Learning about increasing one’s own resilience starts with investigating what factors can contribute to making you resilient.
Identifying your strengths
Personal resilience differs for every person. How people feel resilient can be based on a number of features in their lives. The diagram below outlines different areas in which people can have different strengths.
In order to improve your own resilience it’s important to try and focus on the areas identified in the wheel in which you already have particular strengths. For example:
- optimism: are you always a glass-half-full type?
- emotional awareness: are you in tune with your own stressors? Can you often identify when you are feeling anxious or stressed?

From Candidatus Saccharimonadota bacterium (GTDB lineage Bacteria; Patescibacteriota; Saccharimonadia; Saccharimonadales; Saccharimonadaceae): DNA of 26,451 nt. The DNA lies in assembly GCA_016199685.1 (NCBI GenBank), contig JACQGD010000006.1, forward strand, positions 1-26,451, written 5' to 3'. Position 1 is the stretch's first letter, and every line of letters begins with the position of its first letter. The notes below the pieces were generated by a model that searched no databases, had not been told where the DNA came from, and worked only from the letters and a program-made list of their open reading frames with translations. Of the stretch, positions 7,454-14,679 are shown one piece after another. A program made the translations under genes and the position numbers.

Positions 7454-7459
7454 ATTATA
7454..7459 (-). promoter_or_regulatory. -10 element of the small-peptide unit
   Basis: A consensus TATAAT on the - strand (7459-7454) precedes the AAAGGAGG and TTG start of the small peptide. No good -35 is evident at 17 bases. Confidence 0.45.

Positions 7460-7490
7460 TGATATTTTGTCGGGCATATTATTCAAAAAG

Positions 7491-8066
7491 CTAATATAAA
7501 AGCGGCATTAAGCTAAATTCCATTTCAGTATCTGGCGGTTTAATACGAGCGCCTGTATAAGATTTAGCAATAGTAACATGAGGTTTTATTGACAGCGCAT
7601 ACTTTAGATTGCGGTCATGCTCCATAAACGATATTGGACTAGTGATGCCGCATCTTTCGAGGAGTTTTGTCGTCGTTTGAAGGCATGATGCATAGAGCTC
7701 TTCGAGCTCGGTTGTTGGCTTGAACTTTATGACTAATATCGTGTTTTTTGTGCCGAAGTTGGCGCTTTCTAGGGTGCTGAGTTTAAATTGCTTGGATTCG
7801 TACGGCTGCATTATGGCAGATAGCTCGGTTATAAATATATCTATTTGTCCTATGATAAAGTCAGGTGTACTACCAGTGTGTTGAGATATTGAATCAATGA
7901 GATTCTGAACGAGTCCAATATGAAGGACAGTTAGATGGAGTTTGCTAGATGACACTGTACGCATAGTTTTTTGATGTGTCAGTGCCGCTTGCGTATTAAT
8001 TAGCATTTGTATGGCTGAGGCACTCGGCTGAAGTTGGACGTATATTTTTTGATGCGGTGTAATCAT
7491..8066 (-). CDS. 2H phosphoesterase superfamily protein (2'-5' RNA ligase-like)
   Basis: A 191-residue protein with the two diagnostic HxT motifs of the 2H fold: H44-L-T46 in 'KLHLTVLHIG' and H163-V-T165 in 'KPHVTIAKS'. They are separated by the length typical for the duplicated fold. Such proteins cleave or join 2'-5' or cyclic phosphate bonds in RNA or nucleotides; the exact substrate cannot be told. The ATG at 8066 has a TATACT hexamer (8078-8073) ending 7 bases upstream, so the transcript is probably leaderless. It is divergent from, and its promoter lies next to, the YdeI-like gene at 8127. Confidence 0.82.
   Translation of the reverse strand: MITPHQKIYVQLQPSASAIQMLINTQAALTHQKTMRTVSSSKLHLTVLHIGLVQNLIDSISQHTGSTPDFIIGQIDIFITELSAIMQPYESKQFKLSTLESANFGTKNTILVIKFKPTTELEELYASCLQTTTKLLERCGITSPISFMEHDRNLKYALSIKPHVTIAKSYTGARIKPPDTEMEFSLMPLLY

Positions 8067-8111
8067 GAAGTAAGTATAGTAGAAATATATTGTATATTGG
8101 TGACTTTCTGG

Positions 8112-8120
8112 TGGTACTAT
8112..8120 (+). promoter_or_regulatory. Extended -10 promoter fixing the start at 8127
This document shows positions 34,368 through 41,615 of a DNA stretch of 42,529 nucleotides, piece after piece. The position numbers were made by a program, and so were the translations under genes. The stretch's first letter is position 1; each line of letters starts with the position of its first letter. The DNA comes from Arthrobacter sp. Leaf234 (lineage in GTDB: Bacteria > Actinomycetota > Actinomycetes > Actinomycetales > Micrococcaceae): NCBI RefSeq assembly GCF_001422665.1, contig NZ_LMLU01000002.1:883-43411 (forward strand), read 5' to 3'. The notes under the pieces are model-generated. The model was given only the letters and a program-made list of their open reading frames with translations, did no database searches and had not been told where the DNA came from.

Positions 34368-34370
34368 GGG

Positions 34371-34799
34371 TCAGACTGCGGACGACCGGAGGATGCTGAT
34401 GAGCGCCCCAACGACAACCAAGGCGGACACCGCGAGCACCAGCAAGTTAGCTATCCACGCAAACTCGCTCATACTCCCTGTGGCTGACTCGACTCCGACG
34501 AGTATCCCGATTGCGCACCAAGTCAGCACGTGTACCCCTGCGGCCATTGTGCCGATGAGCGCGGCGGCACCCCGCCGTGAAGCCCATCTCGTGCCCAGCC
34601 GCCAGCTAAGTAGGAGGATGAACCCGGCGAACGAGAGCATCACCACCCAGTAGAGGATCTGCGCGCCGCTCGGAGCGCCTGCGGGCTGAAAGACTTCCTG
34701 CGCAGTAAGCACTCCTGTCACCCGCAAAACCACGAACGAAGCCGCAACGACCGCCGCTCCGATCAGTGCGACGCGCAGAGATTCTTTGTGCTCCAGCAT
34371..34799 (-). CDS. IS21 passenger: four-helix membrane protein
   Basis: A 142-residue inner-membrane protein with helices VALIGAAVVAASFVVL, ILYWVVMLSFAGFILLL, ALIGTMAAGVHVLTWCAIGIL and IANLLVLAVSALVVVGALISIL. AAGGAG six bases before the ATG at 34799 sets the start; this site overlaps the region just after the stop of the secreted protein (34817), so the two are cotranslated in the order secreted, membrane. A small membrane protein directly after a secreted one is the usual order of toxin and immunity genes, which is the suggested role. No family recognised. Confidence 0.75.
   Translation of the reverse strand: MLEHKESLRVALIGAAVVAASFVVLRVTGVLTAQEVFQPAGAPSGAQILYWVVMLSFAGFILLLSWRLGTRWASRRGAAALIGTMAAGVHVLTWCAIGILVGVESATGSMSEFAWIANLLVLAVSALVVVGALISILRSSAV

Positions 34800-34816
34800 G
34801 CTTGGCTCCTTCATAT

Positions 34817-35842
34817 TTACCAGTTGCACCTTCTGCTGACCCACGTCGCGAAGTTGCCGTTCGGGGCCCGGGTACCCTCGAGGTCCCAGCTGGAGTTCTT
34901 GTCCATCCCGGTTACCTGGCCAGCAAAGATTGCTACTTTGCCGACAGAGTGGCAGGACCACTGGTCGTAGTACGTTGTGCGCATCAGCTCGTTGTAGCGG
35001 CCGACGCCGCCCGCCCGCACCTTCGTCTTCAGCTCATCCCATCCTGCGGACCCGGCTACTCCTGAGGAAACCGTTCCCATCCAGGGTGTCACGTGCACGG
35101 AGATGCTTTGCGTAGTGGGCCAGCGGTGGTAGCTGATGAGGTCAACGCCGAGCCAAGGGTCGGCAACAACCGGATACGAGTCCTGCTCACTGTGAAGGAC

- control of self: are you organised? Do you often find yourself writing lists and preparing work before deadlines?
- social network: do you have a reliable network of people that you know you can often turn to when things aren't going smoothly?
- sense of humour: can you laugh at yourself easily? Does comedy help you manage difficult times more easily?
- self-belief: do you experience high self-esteem? Does your confidence in your knowledge and skills enable you to manage a scenario with less stress?
- problem solving: are you able to adapt to new situations or changes with little difficulty?